We arrived at the Cibeles fountain. This is where Real Madrid fans celebrate their titles. If you are an Atlético de Madrid fan, the Neptuno fountain is just a few metres away, although that is planned for tomorrow.

Magnificent, majestic-looking buildings are clustered around Cibeles. Don't leave here without seeing the Palacio de Cibeles, although many Madrileños still know it as the Post Office building, El Palacio de Linares, officially named Palacio de los Marqueses de Linares which houses the Casa de América, the Palacio de Buenavista and the Banco de España. 

Credits: Unpaseopormadrid

On the way to our next destination, the eternal Puerta del Sol, as well as enjoying a stroll along one of the most iconic streets, Calle Alcalá, you'll be able to witness incredible views of the city from the rooftop of the Círculo de Bellas Artes.


Views of what, you may ask? Well, of the city centre, and of one of its most famous buildings; the Metrópolis building. Calle Alcalá, as well as being a monument in itself, will take us to our next destination; the Puerta del Sol. 

The Puerta del Sol is the past, present and future history of Madrid and the whole of Spain. Here you won't be able to stop taking photos and discovering monuments you've seen all your life, even if this is the first time you've set foot in the Spanish capital.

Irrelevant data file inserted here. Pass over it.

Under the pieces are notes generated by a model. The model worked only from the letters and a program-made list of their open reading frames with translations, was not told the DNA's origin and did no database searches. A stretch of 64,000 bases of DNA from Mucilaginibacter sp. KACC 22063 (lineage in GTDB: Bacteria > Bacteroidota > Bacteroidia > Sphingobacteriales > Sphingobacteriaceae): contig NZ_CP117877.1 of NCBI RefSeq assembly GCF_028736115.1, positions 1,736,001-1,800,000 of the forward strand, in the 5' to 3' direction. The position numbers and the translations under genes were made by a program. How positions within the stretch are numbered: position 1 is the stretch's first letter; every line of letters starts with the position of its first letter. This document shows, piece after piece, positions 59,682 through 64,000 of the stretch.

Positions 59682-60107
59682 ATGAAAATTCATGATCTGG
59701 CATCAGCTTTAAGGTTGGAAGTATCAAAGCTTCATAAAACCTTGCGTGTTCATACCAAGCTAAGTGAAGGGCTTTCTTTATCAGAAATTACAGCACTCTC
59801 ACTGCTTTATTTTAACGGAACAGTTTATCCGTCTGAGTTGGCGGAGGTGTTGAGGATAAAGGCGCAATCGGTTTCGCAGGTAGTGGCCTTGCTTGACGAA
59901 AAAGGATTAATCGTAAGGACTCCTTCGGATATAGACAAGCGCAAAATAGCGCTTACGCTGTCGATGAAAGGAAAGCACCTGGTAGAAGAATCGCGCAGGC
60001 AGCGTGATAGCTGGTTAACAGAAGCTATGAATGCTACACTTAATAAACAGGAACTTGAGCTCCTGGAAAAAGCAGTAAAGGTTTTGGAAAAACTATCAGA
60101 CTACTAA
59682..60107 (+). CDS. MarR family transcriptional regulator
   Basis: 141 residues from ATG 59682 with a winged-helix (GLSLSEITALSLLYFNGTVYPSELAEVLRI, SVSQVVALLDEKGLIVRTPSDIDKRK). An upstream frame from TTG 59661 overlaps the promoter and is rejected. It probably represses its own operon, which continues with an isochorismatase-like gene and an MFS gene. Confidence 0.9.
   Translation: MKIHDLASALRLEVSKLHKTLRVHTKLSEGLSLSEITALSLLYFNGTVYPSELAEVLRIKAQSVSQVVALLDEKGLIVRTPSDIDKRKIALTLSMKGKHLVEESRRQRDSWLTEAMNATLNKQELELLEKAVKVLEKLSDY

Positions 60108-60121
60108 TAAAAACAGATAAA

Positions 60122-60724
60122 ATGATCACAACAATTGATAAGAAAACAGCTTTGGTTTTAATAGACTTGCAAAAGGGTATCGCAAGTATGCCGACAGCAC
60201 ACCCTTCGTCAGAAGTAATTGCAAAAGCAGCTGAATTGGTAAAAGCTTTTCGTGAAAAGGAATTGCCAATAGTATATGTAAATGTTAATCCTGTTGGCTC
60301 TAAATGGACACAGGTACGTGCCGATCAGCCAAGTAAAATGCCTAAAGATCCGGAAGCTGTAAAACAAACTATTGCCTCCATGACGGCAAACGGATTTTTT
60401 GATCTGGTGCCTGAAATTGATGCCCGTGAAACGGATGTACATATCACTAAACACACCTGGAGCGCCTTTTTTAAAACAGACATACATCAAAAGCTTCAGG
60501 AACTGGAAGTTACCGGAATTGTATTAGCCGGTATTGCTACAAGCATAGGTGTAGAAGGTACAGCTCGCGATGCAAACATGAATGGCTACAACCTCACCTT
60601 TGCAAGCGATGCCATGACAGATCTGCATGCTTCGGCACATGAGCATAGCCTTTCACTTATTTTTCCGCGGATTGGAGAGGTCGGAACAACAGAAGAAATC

Walk along kilometre zero of the Spanish roads while you gaze at the façade of the Real Casa de Correos, where the chimes of the New Year are rung every New Year. 

All the monuments around you are Spanish history, some royal, such as the equestrian statue of Carlos III, others belonging to popular culture, such as the Tío Pepe poster, or to the history of the city, such as the statue of the Bear and the Strawberry Tree, the symbol of the city.


Credits: Viaggioamadrid

Let's go up the street looking for Plaza del Callao, passing by the renowned Corte Inglés and its fantastic terrace, which we recommend you visit and have a drink and enjoy the views. 

From the square, or the terrace, you will find yourself in front of another iconic sign, the Schweppes sign in the Carrión building. This is the charm of Madrid, it makes you feel at home even if it's your first time visiting.